Secretary of state Tom King walked out of meeting after row with SDLP over devolution, files state
A 1988 meeting between the SDLP and secretary of state Tom King over devolution descended into a row which saw the minister walk out, state papers have claimed.
The meeting, held in March, was described by John Hume to Irish official Declan O Donovan as "very bad" despite "up-beat reports" in the media.
Mr O Donovan writes that Hume briefed him in Derry after the meeting took place days earlier.
"Hume described the meeting as 'very bad' and the SDLP delegation as 'shell-shocked' – so much so that they opted out of a briefing on today's education document," Mr O Donovan wrote to his colleague Dermot Gallagher.
"Hume said his side felt King was 'threatening' and trying to 'bounce' them into support for devolution. He did not appear to accept or understand the SDLP strategy proposed to him.
"[Austin] Currie began to ask a question but was cut short by King who stood up and said 'that's it' and rapidly left the room.
"[King] put it to the SDLP that they would be responsible for the breakdown of the agreement if they did not support devolution."
A campaign backing devolution for Northern Ireland was tabled in the days previously by a coalition of mostly unionist groups, who said the aim was to replace the Anglo-Irish Agreement and establish a constitution claiming the allegiance of everyone in Northern Ireland.
The Anglo-Irish Agreement allegedly "gave a sense of security to nationalists", but unionists had felt insecure, Peter McLachlan, a former Faulkernite Assembly member, said at the campaign launch.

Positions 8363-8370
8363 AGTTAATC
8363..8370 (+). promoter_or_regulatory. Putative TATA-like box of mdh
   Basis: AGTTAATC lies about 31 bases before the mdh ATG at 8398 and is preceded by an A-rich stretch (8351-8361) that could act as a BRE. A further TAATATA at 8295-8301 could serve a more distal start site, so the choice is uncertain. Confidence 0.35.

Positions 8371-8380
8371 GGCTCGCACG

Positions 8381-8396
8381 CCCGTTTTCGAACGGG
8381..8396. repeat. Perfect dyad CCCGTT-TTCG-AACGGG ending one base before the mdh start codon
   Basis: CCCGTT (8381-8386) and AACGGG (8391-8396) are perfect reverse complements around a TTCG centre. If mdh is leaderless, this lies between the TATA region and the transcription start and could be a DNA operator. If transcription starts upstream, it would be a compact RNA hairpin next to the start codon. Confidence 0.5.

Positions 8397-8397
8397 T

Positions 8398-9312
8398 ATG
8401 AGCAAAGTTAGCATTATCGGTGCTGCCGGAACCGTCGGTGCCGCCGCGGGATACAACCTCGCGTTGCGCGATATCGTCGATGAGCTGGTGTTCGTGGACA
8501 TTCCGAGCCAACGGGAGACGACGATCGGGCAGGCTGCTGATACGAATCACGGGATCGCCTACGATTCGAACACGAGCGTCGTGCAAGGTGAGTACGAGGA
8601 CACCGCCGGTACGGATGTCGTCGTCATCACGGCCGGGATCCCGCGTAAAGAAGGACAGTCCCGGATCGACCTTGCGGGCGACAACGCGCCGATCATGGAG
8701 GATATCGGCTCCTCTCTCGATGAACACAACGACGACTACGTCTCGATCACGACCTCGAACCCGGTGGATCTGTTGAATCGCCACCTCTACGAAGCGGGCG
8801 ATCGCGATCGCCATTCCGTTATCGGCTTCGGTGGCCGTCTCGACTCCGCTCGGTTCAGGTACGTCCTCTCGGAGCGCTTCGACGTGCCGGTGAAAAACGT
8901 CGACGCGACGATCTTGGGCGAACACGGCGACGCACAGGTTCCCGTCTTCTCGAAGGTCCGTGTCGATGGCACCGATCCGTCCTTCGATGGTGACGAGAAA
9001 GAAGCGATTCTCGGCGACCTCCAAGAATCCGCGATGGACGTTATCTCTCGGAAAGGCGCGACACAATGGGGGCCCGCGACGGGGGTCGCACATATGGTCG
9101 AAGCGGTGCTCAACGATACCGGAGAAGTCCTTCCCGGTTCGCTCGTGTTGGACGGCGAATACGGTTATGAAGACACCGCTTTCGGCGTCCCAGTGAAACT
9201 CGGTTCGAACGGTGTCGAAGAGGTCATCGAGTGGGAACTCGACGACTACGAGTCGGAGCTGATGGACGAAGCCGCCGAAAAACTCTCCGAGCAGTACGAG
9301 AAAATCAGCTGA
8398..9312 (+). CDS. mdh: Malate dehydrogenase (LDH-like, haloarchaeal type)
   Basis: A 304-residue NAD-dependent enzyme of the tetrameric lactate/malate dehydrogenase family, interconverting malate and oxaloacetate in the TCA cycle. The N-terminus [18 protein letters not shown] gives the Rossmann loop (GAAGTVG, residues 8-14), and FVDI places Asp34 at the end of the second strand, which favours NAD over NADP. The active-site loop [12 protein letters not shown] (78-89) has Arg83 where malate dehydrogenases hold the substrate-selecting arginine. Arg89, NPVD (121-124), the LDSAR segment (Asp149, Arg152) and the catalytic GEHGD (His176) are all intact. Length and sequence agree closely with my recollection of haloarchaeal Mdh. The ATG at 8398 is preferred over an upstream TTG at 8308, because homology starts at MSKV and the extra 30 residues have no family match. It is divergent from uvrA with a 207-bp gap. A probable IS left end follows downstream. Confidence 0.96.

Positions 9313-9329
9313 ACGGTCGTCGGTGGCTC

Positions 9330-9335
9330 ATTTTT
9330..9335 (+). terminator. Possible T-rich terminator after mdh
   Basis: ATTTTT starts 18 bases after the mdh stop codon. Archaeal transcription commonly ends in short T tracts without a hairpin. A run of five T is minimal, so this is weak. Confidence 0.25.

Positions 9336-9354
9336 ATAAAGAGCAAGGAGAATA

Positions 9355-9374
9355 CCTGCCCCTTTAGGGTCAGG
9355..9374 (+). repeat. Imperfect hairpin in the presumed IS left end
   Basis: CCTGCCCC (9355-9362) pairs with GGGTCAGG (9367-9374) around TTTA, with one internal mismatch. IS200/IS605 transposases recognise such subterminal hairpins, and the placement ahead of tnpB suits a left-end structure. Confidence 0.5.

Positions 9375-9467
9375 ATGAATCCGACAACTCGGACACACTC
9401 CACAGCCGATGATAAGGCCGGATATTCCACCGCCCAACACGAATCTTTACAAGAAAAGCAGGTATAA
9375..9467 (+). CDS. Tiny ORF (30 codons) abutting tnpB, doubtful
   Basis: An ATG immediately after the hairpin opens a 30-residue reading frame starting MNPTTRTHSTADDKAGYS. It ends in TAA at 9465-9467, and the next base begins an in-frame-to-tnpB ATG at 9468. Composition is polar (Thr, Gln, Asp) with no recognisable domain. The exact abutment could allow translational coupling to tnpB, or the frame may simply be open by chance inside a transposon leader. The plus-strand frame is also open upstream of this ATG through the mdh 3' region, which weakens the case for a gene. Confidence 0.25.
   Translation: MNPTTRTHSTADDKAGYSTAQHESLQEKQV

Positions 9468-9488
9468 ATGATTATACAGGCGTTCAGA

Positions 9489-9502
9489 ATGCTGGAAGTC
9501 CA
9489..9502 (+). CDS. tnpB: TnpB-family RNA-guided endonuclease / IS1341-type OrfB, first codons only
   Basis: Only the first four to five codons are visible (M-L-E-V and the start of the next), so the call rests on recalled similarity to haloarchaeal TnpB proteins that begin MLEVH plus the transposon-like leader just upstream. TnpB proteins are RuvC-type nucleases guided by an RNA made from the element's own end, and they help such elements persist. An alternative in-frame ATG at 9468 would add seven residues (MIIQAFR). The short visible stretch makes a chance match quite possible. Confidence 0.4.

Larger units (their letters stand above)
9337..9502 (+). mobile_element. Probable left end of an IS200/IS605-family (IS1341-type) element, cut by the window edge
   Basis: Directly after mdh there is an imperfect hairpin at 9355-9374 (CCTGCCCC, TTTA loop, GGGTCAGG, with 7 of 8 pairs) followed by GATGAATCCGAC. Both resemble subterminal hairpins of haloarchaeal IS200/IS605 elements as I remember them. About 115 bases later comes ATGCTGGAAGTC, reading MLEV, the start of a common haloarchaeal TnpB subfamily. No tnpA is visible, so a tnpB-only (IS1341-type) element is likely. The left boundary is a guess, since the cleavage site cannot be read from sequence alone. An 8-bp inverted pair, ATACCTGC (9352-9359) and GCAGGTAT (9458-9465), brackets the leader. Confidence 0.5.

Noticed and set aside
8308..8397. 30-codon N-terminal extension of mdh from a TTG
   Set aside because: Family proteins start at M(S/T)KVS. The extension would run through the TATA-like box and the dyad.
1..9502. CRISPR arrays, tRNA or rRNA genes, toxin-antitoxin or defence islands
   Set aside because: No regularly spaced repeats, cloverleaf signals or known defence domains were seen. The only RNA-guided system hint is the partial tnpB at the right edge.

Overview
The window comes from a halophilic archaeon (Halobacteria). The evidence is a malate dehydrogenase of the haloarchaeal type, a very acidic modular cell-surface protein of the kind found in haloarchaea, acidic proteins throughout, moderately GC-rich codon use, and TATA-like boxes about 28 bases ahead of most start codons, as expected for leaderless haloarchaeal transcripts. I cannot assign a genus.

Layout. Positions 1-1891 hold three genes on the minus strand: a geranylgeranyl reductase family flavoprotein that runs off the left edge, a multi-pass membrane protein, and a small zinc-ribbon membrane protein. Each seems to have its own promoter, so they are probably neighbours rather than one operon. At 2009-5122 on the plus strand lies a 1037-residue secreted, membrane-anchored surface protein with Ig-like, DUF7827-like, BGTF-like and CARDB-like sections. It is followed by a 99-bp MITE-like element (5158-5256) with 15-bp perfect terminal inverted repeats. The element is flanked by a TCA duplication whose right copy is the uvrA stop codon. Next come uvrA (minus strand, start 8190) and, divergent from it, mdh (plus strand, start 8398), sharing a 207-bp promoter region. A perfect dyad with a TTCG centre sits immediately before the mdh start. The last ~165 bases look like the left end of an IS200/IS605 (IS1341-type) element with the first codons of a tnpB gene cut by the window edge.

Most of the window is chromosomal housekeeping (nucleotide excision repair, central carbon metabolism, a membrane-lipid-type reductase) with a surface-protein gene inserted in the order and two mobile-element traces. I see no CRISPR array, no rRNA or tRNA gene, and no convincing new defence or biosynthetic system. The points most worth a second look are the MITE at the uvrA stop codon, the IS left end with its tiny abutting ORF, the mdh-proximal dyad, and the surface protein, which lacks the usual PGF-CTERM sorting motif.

However, the SDLP, who said they were "not opposed to devolution", stated that any arrangements would have to "break down barriers" and Unionists must come to an understanding with Dublin.
It appears Mr King was equally as frustrated with the SDLP, who told an Irish government official in April that the "single most difficult person on the Nationalist side was [SDLP deputy leader] Seamus Mallon".
The secret memo, addressed to Eamon O Tuathail, the assistant Irish foreign affairs secretary, said that Mr King complained about Mr Mallon's "lack of generosity about the position of the police".
Mr King added that Mr Mallon "was consistently presenting the Agreement in terms that made it impossible for King to persuade unionists that it was not a joint authority or a slippery slope to Irish unity".
He went on to add that the SDLP had already annoyed top Conservative John Wakeham for abstaining on the 1986 Shops Bill, a major defeat for Margaret Thatcher at the time.
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